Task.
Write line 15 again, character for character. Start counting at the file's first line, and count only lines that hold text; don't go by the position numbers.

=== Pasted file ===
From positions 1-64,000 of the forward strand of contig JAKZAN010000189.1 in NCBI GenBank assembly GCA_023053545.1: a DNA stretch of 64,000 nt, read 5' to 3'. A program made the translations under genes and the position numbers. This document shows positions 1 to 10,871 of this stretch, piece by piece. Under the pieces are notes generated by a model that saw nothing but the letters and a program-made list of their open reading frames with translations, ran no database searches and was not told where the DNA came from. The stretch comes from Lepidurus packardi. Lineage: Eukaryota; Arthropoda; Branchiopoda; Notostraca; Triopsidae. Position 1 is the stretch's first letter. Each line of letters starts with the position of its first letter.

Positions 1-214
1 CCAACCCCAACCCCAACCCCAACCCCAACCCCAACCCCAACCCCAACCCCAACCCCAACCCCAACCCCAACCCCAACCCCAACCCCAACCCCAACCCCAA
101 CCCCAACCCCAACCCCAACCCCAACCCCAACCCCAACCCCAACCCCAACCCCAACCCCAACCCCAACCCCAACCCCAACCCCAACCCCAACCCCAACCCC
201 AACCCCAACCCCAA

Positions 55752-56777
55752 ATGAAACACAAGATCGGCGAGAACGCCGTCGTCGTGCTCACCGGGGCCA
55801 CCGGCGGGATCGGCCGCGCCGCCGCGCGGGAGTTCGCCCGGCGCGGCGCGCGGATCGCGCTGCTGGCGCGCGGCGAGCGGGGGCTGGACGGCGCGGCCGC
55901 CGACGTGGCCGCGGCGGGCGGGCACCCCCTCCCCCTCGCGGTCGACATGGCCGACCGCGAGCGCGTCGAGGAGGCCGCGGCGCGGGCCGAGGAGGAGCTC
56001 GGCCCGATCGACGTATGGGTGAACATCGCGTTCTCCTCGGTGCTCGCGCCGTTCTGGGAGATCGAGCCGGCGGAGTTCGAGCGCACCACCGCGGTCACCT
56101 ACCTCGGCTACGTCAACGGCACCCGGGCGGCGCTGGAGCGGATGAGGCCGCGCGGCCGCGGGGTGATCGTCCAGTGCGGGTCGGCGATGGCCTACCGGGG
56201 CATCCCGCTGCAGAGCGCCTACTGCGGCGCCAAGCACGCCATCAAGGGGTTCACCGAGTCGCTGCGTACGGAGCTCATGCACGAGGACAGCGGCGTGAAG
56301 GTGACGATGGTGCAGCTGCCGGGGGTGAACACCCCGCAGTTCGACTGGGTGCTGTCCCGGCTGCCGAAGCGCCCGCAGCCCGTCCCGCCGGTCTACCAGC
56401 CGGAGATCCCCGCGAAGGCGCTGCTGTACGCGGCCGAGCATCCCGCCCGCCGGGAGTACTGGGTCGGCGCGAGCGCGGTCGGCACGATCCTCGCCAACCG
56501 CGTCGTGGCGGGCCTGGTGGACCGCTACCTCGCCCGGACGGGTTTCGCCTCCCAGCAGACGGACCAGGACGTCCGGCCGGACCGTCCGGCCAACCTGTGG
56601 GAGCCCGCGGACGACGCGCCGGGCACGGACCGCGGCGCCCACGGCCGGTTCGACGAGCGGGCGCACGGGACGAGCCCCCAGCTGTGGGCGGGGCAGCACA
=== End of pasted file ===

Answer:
56501 CGTCGTGGCGGGCCTGGTGGACCGCTACCTCGCCCGGACGGGTTTCGCCTCCCAGCAGACGGACCAGGACGTCCGGCCGGACCGTCCGGCCAACCTGTGG